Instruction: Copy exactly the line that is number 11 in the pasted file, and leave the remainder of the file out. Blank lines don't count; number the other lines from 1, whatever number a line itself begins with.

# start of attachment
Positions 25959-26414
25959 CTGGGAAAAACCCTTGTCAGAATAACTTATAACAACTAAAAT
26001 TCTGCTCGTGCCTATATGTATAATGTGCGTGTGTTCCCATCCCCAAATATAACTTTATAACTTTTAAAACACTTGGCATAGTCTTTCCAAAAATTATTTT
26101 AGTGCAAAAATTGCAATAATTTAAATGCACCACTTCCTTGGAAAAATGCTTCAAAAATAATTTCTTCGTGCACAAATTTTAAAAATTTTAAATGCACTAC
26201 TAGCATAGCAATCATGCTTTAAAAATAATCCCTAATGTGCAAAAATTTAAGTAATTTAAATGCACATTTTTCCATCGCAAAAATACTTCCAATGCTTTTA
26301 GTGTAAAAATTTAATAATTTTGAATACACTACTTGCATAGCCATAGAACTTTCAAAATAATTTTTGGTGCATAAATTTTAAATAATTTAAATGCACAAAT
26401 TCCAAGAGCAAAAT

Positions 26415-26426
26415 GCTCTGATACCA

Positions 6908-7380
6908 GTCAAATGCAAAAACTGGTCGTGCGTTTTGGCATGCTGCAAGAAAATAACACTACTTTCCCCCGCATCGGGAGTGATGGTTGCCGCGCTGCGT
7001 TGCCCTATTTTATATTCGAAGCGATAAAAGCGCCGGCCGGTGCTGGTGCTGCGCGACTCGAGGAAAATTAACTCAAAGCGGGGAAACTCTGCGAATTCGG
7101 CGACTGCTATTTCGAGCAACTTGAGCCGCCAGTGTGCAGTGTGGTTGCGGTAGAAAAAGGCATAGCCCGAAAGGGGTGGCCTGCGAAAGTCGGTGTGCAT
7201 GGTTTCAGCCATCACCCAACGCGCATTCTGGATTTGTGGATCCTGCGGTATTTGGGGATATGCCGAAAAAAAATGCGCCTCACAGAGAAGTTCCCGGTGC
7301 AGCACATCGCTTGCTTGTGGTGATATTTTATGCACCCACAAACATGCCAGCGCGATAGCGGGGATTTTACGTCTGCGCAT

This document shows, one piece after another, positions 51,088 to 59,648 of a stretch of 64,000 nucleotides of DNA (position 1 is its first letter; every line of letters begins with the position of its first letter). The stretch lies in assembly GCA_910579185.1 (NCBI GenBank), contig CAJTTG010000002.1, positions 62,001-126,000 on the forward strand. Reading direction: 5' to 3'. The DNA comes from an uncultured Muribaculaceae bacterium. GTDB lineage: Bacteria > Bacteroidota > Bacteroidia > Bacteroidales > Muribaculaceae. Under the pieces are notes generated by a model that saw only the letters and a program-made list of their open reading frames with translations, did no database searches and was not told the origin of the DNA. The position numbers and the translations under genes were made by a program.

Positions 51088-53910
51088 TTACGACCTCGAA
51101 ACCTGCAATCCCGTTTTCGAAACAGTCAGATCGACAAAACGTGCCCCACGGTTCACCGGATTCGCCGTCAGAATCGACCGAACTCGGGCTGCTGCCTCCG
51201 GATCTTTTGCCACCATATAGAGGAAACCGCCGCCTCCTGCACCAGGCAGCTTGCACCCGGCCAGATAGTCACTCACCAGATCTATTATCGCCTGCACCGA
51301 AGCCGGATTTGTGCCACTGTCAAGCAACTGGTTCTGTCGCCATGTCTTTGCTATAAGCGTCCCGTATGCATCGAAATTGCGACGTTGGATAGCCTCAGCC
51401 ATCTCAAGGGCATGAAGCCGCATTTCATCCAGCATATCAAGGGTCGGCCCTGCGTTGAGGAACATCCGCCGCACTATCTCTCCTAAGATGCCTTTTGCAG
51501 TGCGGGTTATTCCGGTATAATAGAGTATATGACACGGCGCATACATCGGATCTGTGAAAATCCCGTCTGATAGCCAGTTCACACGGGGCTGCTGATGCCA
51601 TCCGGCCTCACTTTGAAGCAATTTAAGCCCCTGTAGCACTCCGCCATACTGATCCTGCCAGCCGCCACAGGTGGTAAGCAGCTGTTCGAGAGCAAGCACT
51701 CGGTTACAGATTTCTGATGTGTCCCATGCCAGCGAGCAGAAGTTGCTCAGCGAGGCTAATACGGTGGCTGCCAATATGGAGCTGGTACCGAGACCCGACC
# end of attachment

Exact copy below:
6908 GTCAAATGCAAAAACTGGTCGTGCGTTTTGGCATGCTGCAAGAAAATAACACTACTTTCCCCCGCATCGGGAGTGATGGTTGCCGCGCTGCGT